Search this blog

Tuesday, 28 December 2010

Monday, 27 December 2010

The Adoration of the Magi, Leonardo Da Vinci, 1481-1482, yellow ochre and brown ink on panel, Uffizi, Florence

Although never completed by Leonardo, it is one of the most famous paintings related with nativity and a very good way to send seasonal greetings!

Wednesday, 22 December 2010

Artwork of the day

The Diadoumenos, 1st c. AD Roman copy of a c 430 Greek original. Marble, National Archaeological Museum, Athens     
The Diadoumenos’ belongs to the so-called High Classical period of the 5th century BC and demonstrates all the ‘qualities’ of the style: it shows the beauty of the ideal male nude, it has clear boundaries, a main frontal viewpoint, while its surfaces have been polished similarly to give the eye a sense of a homogeneous effect.
It is believed that the original Greek bronze was a work of the sculptor Polykleitos -one of the few artists whose name has survived in modern time- who was greatly admired for his skill. His statues have been prototypes for many other classical works both Greek and Roman and he is credited with the creation of basic characteristics of the so called Canon with the ideals for symmetry and beauty.
The Diadoumenos represents a young athlete just after his victory. Originally, the bronze, would probably be placed in a sanctuary, most likely to commemorate a victory.


Sources used for this post:


Tuesday, 21 December 2010

Artwork of the day


David, Michelangelo, 1501-1504, Academia Gallery, Florence
Seen in the turbulent context of the first years of the 16th century in Florence, David a statue that is still considered one of Michelangelo’s greatest works- is better understood. A magnificent colossal statue, made from Carrara marble, the artist's favourite material, David was made to impress and to show the magnificence of the city of Florence, as seen by a proud Florentine. David is in reality a symbol of the “courage” and “strength” of a city that had just come out of Savonarola’s theocratic regime and the turmoil that followed his fall and execution. At the same time, David exhibits the artistic ideologies of the Renaissance, of which Michelangelo was one of the primary exponents. The Classical influences in terms of the representation of the male nude, the posture, proportions and idealised male beauty are clear. The theme –David, a biblical hero, instead of an ancient Greek god- has been Christianized and for Michelangelo’s contemporaries this combination achieved the unthinkable: it surpassed the ancient prototypes.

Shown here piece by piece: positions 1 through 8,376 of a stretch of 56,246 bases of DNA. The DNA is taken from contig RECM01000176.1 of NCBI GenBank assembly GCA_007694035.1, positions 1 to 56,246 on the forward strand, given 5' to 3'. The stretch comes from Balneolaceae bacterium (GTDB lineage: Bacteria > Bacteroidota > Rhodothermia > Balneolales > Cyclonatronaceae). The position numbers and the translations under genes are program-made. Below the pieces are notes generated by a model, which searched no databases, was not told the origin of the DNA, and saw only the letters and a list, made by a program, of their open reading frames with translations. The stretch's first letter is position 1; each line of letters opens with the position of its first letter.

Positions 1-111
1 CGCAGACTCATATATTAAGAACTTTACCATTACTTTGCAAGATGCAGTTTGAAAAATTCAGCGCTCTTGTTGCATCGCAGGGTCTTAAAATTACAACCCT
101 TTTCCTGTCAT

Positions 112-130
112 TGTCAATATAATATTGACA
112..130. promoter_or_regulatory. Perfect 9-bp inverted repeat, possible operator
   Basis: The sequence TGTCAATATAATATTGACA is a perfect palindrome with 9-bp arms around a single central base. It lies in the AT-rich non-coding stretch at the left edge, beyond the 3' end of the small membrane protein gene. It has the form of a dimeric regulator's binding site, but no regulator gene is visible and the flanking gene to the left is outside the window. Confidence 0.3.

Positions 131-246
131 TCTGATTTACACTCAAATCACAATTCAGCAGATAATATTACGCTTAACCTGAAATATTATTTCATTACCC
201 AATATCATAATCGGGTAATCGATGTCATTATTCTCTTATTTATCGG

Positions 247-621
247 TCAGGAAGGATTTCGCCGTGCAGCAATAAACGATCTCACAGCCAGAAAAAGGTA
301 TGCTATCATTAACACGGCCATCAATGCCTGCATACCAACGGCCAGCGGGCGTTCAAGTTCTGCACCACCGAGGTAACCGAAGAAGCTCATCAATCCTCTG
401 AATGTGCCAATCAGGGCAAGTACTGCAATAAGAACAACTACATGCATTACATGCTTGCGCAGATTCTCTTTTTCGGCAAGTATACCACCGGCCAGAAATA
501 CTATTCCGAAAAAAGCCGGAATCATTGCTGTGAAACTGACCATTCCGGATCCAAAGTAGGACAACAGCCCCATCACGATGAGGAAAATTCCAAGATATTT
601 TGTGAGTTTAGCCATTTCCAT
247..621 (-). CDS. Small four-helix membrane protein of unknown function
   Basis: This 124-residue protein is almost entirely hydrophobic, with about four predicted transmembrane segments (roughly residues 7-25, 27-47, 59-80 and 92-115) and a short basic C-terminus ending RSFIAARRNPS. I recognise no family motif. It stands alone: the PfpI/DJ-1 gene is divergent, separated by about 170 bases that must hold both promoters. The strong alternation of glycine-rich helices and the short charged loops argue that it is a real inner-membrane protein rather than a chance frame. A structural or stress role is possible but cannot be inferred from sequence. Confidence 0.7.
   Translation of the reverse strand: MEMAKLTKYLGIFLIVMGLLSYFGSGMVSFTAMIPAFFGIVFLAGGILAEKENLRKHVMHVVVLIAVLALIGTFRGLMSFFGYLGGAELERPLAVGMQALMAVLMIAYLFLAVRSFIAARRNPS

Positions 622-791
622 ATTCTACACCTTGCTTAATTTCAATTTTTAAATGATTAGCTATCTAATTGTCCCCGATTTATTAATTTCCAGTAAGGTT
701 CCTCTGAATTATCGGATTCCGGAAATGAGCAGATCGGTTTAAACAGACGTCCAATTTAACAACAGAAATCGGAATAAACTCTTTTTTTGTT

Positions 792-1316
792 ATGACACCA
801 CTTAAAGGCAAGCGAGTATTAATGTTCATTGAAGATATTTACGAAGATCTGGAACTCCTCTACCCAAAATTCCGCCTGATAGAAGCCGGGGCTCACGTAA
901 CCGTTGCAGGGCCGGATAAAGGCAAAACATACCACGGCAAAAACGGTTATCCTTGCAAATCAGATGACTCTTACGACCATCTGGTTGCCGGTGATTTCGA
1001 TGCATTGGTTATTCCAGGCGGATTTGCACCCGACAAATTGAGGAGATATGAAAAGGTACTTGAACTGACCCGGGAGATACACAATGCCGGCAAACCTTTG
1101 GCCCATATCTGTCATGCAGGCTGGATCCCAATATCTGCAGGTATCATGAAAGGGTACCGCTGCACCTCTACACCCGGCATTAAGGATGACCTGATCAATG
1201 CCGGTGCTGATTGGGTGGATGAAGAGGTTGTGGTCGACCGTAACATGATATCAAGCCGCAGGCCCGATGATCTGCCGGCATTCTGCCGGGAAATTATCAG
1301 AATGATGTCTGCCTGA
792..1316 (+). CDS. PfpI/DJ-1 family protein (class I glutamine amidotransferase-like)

Sunday, 19 December 2010

Art history book of the week

Courbet by James Rubin (Phaidon)
 
A basic text for the work of one of the most important realist painters. Rubin manages to discuss not only the artist and his work but also what gave rise to them. Courbet can not be seen outside the political, social and economic context of the 19th century and his paintings are clearly associated with the world in which he lived, whether this was his native Ornans and its inhabitants or the nude females of his later life. Rubin recognizes this close association throughout the book creating an interesting and higly informative biography of the artist.

Artwork of the day

Gravestone from the Coptic Period of Egypt, 5th century AD, limestone, Coptic Museum, Cairo
A work of art with a highly functional role as it is a gravestone placed above the tomb of the deceased. It represents a woman raising her hands in prayer, a traditional pose for Coptic gravestones. The work combines many different artistic traditions that have existed in Ancient Egypt through the course of its long history. Gravestones were common in Ancient Greece; the long mantle the woman wears is Roman, while the architectural structure under which she is placed also reminds of a classical temple.
The representation of the deceased in his/her grave has a very long tradition in Egypt coming from the Dynastic period and connected with the belief that an image of the person must survive in order for his/her soul to live eternally. At the same time the lamps above the woman's hands are parts of the Christian tradition, the religion the Egyptian Copts adopted in the first century AD.

Tuesday, 14 December 2010

Artwork of the day


The Peasants of Flagey, Gustave Courbet, 1850-55, oil on canvas, Musée des Beaux-Arts et d'Archéologie, Besançon